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Sacred Apache land 'on death row' in standoff with foreign mining titans

Tribal members in Arizona are fighting to protect a piece of land they consider their "Mount Sinai."
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SUPERIOR, Ariz. – The rugged patch of land known as Oak Flat sits in the Tonto National Forest. To the San Carlos Apache Tribe, the 740-acre swath of oak groves and sheer cliffs is sacred ground, a place where they have gone for centuries to hold religious ceremonies and communicate with the Creator.

"No different than Mount Sinai," said Wendsler Nosie Sr., former chairman of the San Carlos Apache.

But Oak Flat is on a path to destruction.

The land is scheduled to be transferred to Resolution Copper, a company controlled by two foreign mining giants, and turned into one of the largest copper mines in the country. The transfer was set in motion by an eleventh-hour provision slipped into a 2014 defense bill by Arizona's two Republican senators at the time.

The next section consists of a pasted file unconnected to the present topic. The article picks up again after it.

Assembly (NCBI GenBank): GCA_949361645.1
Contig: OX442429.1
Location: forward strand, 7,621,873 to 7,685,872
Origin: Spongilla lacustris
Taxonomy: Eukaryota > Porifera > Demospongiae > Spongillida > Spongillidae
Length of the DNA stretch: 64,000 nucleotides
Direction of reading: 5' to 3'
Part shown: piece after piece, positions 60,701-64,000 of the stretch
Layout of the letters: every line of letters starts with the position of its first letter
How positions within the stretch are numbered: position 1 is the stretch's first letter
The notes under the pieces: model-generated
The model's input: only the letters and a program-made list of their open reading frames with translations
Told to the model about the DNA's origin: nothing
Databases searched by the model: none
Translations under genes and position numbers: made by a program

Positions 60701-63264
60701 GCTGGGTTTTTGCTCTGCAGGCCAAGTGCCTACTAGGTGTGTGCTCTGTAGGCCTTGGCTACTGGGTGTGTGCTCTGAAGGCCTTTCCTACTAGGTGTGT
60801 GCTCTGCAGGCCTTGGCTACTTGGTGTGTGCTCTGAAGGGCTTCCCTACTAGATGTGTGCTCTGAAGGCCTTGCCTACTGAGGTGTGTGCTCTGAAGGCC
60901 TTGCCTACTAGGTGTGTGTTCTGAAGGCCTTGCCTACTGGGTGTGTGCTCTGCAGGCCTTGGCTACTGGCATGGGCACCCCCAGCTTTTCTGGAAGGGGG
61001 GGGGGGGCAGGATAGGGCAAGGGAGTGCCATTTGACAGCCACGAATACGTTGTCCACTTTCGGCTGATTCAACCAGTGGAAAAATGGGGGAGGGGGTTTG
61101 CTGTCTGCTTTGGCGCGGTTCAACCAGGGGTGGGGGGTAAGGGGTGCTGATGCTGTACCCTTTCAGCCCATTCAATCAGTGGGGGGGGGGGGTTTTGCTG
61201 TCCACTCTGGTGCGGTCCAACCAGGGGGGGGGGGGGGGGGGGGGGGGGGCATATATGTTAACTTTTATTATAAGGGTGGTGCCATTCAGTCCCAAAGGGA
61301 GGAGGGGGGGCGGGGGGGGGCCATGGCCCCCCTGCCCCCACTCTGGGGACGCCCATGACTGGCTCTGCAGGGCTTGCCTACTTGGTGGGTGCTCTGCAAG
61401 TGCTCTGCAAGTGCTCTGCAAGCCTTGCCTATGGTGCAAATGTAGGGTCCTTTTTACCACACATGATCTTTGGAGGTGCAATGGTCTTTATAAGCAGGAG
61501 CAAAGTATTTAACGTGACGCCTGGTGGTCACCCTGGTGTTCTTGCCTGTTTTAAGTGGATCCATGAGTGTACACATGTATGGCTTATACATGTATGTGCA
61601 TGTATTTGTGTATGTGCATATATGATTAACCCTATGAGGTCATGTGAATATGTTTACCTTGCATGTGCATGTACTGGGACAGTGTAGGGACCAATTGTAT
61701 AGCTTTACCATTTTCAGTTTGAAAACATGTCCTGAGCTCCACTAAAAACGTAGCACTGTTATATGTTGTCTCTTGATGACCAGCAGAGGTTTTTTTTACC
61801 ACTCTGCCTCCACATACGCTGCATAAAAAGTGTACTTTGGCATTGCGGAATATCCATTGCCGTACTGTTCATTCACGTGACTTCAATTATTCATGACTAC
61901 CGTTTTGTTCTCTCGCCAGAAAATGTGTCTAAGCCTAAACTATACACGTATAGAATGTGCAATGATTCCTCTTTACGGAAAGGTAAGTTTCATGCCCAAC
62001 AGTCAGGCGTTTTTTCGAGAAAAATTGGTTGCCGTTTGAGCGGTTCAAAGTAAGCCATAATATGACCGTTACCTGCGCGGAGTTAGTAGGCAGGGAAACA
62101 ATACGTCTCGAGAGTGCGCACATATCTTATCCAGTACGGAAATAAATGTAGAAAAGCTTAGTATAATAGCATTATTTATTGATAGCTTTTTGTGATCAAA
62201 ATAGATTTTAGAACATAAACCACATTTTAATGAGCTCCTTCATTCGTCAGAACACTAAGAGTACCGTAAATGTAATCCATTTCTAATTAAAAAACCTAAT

The poverty-stricken San Carlos Apache Tribe is fighting back in court, alleging the land belongs to the tribe and holds special religious significance. But even they worry the path to victory is slim. Resolution Copper has poured $2 billion into the project and has had the U.S. government on its side.

The dispute has turned into a David-vs.-Goliath-style standoff, drawing in environmental groups and reviving centuries-old questions over land rights involving American Indians.